On the 16th November 2022 the Minister of Justice published the Family Justice Strategy 2022-2025. This plan was created over a period of two years by the Family Justice Oversight Group and ushers in a new era for the Family Justice System, with the needs of children at the centre thereof, giving children voices to be heard and considered, and supporting them in their own individual journey through the Family Justice System.
The strategy also aims to promote the increased use of digital solutions for families to access and legal professionals to participate in the family justice system (digitalisation), the increased use of non-court options to resolve disputes (Alternative Dispute Resolution)
New legislation will also be introduced to establish dedicated Family Courts and to formulate bespoke Rules of Court for family law proceedings.
The aforesaid reform is to be welcomed and certainly a step in the right direction.
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The Civil Partnership and Certain Rights and Obligations of Cohabitants Act 2010 was passed into law on January 1, 2011. While the Act means that these couples are now afforded limited legal rights, it mainly addressed the rights of persons in same-sex civil partnerships, who now have rights similar to those previously enjoyed only by married persons.
Only one out of the 16 sections of the Act deals with the rights of unmarried couples. Additional rights have been conferred on a special category of long-term partners, referred to as ‘qualified cohabitants’. To qualify for these rights, a couple must have lived together for at least five years, or two years if they have had children together, provided neither of them are married and less than four years separated from that spouse.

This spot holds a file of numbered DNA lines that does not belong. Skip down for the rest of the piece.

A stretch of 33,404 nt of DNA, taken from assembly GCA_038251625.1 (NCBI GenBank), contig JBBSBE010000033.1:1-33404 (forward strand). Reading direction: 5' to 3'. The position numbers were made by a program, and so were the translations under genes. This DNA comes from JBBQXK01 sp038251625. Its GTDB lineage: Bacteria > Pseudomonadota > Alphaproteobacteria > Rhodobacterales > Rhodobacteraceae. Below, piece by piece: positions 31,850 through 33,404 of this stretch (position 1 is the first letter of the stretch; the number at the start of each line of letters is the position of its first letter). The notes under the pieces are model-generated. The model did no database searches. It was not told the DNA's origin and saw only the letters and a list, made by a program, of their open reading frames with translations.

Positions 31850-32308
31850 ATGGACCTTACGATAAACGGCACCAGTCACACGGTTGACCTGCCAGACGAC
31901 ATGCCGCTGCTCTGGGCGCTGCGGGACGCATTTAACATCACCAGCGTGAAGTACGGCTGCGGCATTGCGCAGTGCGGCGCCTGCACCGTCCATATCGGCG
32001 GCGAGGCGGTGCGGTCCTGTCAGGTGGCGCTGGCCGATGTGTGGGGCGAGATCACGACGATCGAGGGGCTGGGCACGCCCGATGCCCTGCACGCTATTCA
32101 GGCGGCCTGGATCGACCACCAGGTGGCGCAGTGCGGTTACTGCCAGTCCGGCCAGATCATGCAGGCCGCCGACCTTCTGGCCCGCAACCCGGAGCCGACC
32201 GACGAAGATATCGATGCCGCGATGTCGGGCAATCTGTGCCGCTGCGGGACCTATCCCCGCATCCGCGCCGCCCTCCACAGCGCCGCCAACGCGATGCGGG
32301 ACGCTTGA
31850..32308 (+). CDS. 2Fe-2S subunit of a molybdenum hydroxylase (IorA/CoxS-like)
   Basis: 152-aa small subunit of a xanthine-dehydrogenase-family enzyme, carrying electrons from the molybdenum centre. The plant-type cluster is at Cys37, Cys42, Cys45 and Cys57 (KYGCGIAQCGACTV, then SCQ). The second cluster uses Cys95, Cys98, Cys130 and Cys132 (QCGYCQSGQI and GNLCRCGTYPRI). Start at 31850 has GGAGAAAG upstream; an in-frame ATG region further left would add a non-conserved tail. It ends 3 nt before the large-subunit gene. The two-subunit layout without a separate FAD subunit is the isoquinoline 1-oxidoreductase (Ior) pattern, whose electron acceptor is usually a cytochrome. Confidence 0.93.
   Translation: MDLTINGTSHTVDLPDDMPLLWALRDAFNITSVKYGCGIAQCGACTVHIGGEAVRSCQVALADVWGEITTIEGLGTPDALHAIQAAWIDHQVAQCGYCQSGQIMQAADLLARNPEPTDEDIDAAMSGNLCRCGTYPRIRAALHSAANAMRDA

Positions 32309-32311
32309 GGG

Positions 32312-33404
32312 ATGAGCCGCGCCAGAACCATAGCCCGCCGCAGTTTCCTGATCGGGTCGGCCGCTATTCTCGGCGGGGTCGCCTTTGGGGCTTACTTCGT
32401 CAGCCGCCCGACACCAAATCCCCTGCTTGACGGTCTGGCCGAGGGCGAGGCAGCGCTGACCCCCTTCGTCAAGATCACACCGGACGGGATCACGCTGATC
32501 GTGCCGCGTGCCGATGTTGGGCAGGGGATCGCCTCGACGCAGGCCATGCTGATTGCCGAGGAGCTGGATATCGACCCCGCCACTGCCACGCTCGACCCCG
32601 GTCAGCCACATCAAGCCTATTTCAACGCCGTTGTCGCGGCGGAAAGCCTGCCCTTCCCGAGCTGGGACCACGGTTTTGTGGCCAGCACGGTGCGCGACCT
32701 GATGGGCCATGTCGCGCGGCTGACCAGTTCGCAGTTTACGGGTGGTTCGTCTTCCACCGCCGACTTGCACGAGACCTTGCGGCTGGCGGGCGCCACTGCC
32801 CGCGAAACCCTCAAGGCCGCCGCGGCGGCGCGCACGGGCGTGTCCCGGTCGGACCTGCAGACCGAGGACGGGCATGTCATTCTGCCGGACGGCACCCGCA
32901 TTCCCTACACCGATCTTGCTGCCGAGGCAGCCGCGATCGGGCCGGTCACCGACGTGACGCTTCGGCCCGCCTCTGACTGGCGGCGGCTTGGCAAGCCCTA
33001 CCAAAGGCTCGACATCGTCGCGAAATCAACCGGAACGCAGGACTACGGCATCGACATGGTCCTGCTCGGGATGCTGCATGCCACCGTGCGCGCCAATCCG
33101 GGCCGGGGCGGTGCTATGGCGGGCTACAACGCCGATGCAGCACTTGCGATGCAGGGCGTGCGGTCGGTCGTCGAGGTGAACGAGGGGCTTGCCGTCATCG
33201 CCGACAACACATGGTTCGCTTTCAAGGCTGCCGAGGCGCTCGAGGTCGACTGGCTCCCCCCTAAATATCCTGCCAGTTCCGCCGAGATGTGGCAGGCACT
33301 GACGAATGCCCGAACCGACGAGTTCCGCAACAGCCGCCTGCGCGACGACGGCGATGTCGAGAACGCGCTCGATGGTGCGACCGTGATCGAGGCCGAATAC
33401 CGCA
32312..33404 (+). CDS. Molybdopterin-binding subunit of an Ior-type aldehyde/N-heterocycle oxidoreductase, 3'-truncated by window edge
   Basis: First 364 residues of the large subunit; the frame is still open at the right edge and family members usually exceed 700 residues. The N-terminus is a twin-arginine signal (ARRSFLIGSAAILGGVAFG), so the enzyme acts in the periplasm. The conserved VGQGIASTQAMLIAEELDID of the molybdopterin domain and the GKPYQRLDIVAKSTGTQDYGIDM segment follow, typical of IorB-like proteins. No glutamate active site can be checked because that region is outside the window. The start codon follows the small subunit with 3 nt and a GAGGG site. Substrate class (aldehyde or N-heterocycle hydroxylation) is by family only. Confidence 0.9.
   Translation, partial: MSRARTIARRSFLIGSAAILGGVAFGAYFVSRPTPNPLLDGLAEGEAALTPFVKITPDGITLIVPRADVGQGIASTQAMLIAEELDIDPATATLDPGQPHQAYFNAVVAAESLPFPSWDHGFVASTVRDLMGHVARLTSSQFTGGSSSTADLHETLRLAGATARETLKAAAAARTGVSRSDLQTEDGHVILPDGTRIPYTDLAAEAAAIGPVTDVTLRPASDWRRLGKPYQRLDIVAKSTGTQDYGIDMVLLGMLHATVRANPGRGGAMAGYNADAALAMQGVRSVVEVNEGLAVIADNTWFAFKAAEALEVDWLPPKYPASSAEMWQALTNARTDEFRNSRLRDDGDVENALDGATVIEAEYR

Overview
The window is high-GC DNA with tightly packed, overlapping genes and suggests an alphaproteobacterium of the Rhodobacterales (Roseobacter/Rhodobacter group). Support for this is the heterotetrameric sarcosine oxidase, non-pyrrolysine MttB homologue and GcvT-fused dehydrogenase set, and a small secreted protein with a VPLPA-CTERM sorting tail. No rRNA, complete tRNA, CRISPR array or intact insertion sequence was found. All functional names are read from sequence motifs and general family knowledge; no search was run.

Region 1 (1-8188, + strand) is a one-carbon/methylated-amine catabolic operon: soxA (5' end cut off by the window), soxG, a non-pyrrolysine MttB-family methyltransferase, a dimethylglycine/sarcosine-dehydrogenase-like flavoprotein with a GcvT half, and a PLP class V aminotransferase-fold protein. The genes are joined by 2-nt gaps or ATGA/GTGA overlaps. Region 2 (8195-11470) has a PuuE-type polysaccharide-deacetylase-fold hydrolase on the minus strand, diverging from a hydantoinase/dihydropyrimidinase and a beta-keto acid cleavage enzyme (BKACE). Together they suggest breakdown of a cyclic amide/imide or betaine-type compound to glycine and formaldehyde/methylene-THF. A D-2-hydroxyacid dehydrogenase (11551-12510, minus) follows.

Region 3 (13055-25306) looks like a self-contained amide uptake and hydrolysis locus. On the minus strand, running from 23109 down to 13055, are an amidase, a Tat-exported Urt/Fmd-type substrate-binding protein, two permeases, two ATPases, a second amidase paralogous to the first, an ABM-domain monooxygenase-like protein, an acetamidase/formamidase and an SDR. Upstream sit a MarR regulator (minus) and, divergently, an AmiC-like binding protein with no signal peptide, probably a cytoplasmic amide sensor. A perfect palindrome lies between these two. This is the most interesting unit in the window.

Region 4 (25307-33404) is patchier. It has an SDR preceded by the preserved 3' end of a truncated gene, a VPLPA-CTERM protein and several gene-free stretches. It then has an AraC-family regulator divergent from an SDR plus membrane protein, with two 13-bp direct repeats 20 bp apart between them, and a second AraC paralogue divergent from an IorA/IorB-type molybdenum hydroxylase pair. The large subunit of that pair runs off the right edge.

Qualified cohabitants who break up after January 1, 2011, may now apply to the courts for various financial reliefs: A maintenance order, either periodic or lump sum; a Pension Adjustment Order; and a Property Adjustment Order, which allows a court, if satisfied that sufficient contributions have been made, to transfer all or part of a property into their sole name. These orders are pretty much identical to those made in divorce and separation cases.
However, a cohabitant must first prove financial dependence on the other cohabitant, either during the relationship or as a result of its ending. The courts will not make financial orders in favour of a financially independent cohabitant.
Also, it is worth noting that if the cohabitant from whom financial relief is sought is married to another, the interests of their spouse will be given greater priority.
Some couples have decided to ‘opt out’ of the act by entering into a Cohabitation Agreement that sets out in advance how they intend to deal with their financial affairs should they break-up. Both parties must have received independent legal advice, or confirmed in writing their refusal to do so, for an agreement to be valid. The Act does not refer to any requirement for financial disclosure before signing such an agreement. A Cohabitation Agreement will at least protect couples from the unknown should their relationship not work out and it may take the pressure off couples who do not wish to have the pressure of this legislation during their relationship, however it should be borne in mind that the court still has an overriding power to go beyond any cohabitation agreement if it is in the interest of justice to do so.